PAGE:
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Eur J Anaesthesiol. 2008 Apr;25(4):267-74. Epub 2007 Dec 6.

The prevalence of postoperative pain in a sample of 1490 surgical inpatients.

Author information

1
University Hospital Maastricht, Department of Anaesthesiology and Pain Treatment, Maastricht, The Netherlands. mso@sane.azm.nl

Abstract

BACKGROUND AND OBJECTIVE:

To measure the prevalence of postoperative pain, an assessment was made of 1490 surgical inpatients who were receiving postoperative pain treatment according to an acute pain protocol.

METHODS:

Measurements of pain (scores from 0 to 100 on a visual analogue scale) were obtained three times a day on the day before surgery and on days 0-4 postoperatively; mean pain intensity scores were calculated. Patients were classified as having no pain (score 0-5), mild pain (score 6-40), moderate pain (score 41-74) or severe pain (score 75-100).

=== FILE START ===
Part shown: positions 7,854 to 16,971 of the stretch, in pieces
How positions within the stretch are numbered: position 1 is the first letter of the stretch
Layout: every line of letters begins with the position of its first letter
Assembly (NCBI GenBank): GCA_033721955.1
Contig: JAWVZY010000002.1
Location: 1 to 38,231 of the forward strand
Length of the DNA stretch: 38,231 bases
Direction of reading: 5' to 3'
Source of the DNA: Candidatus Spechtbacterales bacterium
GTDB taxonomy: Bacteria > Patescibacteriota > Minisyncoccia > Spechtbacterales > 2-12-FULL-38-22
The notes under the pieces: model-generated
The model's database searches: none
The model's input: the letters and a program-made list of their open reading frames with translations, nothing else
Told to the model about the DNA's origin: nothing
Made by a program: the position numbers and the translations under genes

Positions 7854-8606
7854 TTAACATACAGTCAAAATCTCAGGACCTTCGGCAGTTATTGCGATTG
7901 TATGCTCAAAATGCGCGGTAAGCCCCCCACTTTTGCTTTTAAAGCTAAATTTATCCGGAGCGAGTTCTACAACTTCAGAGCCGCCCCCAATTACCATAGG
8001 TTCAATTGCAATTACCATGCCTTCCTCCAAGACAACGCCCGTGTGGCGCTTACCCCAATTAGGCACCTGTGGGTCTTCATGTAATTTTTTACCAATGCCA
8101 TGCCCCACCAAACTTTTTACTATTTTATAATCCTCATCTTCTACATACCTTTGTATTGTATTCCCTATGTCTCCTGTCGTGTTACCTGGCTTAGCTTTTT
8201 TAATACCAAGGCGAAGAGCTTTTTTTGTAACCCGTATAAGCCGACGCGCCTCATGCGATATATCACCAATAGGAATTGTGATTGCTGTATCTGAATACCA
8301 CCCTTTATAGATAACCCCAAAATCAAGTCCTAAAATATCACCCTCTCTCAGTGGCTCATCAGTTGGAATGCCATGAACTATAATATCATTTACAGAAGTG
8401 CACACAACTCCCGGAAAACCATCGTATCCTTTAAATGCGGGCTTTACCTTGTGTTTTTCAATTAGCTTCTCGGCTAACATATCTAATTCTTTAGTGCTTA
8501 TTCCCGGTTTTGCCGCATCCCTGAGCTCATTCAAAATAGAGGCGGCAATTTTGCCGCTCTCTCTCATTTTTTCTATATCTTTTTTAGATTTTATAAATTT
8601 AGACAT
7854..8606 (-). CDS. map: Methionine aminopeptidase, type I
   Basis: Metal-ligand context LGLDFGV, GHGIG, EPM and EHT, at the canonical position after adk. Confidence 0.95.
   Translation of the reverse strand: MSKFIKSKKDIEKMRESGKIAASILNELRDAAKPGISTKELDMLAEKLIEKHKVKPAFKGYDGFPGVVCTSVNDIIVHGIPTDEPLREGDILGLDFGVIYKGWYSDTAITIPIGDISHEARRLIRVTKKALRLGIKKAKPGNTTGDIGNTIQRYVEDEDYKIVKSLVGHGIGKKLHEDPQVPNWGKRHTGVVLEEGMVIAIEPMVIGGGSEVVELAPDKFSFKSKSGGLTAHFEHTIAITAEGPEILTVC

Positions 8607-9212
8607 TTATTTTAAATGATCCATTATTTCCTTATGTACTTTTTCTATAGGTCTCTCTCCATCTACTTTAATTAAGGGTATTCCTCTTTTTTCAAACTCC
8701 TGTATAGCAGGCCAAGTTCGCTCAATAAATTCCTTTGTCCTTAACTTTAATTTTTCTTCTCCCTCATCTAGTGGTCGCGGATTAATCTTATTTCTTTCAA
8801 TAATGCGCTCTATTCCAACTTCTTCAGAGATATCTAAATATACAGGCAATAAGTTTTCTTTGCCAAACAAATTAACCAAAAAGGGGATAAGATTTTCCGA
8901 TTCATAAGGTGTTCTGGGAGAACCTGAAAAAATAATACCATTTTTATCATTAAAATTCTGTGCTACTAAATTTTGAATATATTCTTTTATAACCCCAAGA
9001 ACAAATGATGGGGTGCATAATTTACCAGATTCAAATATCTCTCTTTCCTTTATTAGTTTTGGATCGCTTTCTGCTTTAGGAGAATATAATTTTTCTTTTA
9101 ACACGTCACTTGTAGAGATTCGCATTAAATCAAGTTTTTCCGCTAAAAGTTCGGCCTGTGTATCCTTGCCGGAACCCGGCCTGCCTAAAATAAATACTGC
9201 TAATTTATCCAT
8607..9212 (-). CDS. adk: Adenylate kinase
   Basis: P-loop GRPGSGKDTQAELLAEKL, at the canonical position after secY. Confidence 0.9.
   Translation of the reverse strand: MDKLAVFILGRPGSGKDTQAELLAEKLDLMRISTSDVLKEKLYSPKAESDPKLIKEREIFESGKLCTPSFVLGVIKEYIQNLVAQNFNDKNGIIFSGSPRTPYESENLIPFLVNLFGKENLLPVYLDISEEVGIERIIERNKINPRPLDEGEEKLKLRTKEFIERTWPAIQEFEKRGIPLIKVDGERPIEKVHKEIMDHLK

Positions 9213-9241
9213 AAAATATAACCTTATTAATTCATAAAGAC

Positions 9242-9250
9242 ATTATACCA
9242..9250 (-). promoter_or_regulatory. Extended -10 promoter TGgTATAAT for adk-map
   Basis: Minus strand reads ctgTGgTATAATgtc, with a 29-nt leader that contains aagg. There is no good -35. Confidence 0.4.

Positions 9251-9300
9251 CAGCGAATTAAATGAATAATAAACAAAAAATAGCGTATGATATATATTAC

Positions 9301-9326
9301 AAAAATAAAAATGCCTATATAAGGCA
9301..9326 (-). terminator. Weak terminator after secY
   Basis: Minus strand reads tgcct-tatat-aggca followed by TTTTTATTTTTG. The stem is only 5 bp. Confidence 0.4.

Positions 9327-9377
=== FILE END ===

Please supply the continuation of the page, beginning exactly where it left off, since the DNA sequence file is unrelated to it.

RESULTS:

Moderate or severe pain was reported by 41% of the patients on day 0, 30% on days 1 and 19%, 16% and 14% on days 2, 3 and 4. The prevalence of moderate or severe pain in the abdominal surgery group was high on postoperative days 0-1 (30-55%). A high prevalence of moderate or severe pain was found during the whole of days 1-4 in the extremity surgery group (20-71%) and in the back/spinal surgery group (30-64%).

CONCLUSION:

We conclude that despite an acute pain protocol, postoperative pain treatment was unsatisfactory, especially after intermediate and major surgical procedures on an extremity or on the spine.

PMID:
18053314
DOI:
10.1017/S0265021507003031
[Indexed for MEDLINE]

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